Lamellar Ichthyosis Medication

Updated: Jun 28, 2017
  • Author: Chris G Adigun, MD, FAAD; Chief Editor: Dirk M Elston, MD  more...
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Medication

Medication SummarySpecial medication considerations

This disorder has no cure; therefore, treatment is directed at decreasing symptoms. This condition, along with the other congenital ichthyoses, is one of the targets in gene therapy research.

Emollients should be applied after showering or bathing. The stratum corneum can absorb 6 times its weight in water, and a heavy emollient, such as petrolatum jelly (Vaseline) or water-in-oil preparations (eg, Eucerin) should be applied while the skin is still wet. Alpha-hydroxy acids, such as lactic acid (eg, Lac-Hydrin), help reduce corneocyte adhesion and decrease the thickness of the epidermis. Urea creams can help soften scales. Salicylic acids in combination with propylene glycol help to remove dark scaling. Care must be taken when using topical salicylates over large areas, especially in children, because of reports of systemic salicylate intoxication. Topical retinoic acids (eg, Retin-A) decrease thickened scaling. Antiseptics and antimicrobials can be used topically to control odor. Because of the significant long-term adverse effects, reserve systemic retinoids for severe disease that is refractory to conventional therapy. Topical botanicals have been used, but more study is needed. [20]

Other therapies that have resulted in clinical improvement are Locobase fatty cream, which is 5% lactic acid and 20% propylene glycol in a lipophilic cream base [21] ; topical N -acetylcysteine, which has an antiproliferative effect [22, 23, 24] ; tazarotene topical 0.05%, a receptor-selective retinoid [25] ; and calcipotriol, a synthetic derivative of vitamin D-3. [26]

Oral liarozole (75-150 mg/day) was reported to help scaling and other symptoms but did not reach statistical significance because of the small sample size. [27]

Alternatively, ex vivo gene therapy has been reported for lamellar ichthyosis, with which normal gene expression of TGM1 has been restored and the phenotype correction was observed in engrafted lesional skin in vivo on the back of immunodeficient mice. Gene therapy serves to be a novel therapeutic approach to lamellar ichthyosis. [3]

Many of the medications used for lamellar ichthyosis have a long list of potential adverse effects, and care must be taken to discuss the advantages and disadvantages of treatment. Salicylate toxicity has been reported with systemic absorption of topical salicylic acids in the treatment of children with ichthyosis. [28] A case of lactic acidosis has been reported, with clinical signs of irritability, agitation, myoclonia, and difficulty walking, all which resolved upon discontinuation of the topical treatment. [29]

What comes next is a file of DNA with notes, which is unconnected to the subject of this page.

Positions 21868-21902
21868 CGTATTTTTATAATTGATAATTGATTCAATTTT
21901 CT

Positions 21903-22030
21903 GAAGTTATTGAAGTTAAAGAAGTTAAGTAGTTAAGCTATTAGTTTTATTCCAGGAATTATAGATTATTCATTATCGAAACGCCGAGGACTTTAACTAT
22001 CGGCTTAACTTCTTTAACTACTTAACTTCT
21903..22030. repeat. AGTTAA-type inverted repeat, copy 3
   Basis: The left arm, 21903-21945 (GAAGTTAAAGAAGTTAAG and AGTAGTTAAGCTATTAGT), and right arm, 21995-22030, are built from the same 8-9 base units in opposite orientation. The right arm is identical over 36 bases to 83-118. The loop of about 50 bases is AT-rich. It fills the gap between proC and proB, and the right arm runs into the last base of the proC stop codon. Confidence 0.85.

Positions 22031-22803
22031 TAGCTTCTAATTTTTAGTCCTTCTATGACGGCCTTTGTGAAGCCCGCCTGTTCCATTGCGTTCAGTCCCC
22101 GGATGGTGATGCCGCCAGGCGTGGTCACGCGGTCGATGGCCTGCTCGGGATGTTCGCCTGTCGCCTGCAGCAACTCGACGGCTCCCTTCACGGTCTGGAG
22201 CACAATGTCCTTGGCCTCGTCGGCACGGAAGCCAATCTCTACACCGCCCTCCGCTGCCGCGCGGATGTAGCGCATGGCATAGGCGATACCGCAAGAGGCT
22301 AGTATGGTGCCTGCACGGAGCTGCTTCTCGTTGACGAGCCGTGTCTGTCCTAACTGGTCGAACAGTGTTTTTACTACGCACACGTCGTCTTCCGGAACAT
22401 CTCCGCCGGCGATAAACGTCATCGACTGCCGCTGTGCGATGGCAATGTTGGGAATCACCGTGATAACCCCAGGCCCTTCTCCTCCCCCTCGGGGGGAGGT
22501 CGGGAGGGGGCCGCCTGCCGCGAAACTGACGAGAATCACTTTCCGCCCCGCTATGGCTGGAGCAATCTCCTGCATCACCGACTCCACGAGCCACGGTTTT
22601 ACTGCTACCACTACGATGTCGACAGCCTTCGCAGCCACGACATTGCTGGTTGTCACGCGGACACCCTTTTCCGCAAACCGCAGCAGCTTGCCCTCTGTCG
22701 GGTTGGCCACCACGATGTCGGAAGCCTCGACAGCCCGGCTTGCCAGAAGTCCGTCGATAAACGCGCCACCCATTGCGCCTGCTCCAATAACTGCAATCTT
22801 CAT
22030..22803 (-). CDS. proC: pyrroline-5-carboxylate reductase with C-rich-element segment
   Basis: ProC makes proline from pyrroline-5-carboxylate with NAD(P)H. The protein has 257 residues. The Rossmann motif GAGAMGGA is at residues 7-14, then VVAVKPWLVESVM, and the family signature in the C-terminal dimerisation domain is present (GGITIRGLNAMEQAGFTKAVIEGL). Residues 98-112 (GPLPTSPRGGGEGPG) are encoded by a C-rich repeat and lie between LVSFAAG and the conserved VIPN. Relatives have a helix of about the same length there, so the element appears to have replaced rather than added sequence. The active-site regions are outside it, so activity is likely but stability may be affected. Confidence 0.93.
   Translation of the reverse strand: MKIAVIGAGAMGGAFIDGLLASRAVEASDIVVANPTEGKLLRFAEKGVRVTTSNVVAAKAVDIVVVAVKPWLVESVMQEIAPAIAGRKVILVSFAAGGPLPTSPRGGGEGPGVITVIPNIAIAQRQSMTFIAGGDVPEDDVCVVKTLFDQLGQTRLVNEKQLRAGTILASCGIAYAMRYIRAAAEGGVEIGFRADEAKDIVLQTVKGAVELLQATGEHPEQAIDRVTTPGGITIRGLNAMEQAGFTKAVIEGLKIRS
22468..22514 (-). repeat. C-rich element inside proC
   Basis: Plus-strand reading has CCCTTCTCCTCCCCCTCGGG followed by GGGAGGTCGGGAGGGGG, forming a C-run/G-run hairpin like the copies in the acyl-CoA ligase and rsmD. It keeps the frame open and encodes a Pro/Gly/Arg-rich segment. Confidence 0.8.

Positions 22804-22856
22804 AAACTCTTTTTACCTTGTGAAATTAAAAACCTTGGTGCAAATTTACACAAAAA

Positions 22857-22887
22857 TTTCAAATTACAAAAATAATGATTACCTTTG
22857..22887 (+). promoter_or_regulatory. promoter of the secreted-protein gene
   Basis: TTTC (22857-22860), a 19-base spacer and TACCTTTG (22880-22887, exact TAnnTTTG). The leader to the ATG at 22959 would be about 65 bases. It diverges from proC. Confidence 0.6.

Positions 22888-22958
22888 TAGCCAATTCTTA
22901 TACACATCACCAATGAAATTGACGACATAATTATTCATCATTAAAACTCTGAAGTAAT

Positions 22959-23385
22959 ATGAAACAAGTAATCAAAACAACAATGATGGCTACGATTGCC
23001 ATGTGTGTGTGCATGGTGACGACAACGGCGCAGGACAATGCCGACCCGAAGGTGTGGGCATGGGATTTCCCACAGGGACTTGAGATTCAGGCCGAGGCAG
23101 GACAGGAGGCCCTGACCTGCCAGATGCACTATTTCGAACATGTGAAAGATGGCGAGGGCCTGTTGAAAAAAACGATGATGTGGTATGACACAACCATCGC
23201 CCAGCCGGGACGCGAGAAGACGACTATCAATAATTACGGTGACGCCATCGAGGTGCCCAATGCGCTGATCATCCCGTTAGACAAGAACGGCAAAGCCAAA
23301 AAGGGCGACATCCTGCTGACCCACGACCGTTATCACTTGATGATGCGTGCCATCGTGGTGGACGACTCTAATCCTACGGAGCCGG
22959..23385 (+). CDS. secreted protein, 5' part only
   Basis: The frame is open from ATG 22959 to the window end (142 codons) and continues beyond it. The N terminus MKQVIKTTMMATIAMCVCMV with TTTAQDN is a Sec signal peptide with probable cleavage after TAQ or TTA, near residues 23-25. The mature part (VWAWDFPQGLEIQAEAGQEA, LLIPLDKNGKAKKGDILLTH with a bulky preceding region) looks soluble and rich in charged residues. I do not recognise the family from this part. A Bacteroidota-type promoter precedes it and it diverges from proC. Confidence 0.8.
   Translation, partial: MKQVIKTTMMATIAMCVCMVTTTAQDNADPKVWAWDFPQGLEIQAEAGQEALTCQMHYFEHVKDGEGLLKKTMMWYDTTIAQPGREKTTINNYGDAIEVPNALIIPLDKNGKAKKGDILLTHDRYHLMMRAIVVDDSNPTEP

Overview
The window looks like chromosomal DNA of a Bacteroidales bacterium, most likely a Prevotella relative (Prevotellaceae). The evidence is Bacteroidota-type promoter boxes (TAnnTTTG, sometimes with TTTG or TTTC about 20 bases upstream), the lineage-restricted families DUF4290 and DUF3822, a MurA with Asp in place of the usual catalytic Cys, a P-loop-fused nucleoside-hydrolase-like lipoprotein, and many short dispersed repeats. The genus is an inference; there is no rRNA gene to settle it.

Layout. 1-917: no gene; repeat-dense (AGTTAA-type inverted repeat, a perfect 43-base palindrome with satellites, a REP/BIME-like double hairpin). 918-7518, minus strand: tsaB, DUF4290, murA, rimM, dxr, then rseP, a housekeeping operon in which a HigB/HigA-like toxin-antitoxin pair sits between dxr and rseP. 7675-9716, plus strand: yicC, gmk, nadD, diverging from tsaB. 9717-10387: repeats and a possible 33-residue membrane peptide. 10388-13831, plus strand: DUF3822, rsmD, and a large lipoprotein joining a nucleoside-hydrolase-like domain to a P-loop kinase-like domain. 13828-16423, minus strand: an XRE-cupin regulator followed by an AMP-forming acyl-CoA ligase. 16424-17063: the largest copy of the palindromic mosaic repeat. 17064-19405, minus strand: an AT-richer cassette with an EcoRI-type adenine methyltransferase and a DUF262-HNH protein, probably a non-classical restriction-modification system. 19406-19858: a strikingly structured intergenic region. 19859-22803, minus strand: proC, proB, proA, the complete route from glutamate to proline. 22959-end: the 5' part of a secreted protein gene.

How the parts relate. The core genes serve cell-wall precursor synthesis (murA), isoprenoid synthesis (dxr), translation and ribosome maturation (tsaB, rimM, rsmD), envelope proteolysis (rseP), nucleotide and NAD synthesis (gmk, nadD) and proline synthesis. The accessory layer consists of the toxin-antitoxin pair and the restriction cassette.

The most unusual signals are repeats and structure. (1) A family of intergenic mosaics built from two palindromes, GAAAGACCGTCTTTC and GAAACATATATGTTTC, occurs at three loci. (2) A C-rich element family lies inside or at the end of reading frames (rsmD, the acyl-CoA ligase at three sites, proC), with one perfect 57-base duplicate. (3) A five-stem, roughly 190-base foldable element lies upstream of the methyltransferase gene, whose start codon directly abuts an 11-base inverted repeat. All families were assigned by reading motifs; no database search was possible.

Topical tacrolimus, a macrolide immunosuppressant, should be used with caution because significantly elevated systemic tacrolimus levels have been reported in a patient with lamellar ichthyosis. [30]

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Alpha-hydroxy acids

Class Summary

These agents decrease the thickness of the epidermis and reduce corneocyte adhesion.

Ammonium lactate (Lac-Hydrin)

Ammonium lactate relieves itching and aids healing of skin in mild eczemas and dermatoses, itching skin, minor wounds, and minor skin irritations. The formulation is 12% ammonium lactate in a base containing propylene glycol.

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Topical retinoids

Class Summary

These agents appear to decrease the cohesiveness of follicular epithelial cells and stimulate mitotic activity, resulting in an increase in turnover of follicular epithelial cells.

Tretinoin topical (Retin-A, Avita)

Topical tretinoin inhibits microcomedo formation and eliminates lesions. It makes keratinocytes in sebaceous follicles less adherent and easier to remove. Use 0.01% gel.

Tazarotene (Tazorac)

Tazarotene is a topical gel 0.05%. It is a retinoid prodrug whose active metabolite modulates differentiation and proliferation of epithelial tissue; it may also have anti-inflammatory and immunomodulatory properties. Make sure skin is dry before applying gel.

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Systemic retinoids

Class Summary

These agents inhibit sebaceous gland function and keratinization.

Isotretinoin (Accutane)

Isotretinoin is an oral agent that treats serious dermatologic conditions. It is a synthetic 13-cis isomer of naturally occurring tretinoin (trans -retinoic acid). Both agents are structurally related to vitamin A. Isotretinoin decreases sebaceous gland size and sebum production. It may inhibit sebaceous gland differentiation and abnormal keratinization.

A US Food and Drug Administration–mandated registry is now in place for all individuals prescribing, dispensing, or taking isotretinoin. For more information on this registry, see iPLEDGE. This registry aims to further decrease the risk of pregnancy and other unwanted and potentially dangerous adverse effects during a course of isotretinoin therapy.

Acitretin (Soriatane)

Acitretin is a retinoic acid analog, similar to etretinate and isotretinoin. Etretinate is the main metabolite and has demonstrated clinical effects similar to those seen with etretinate. The mechanism of action is unknown.

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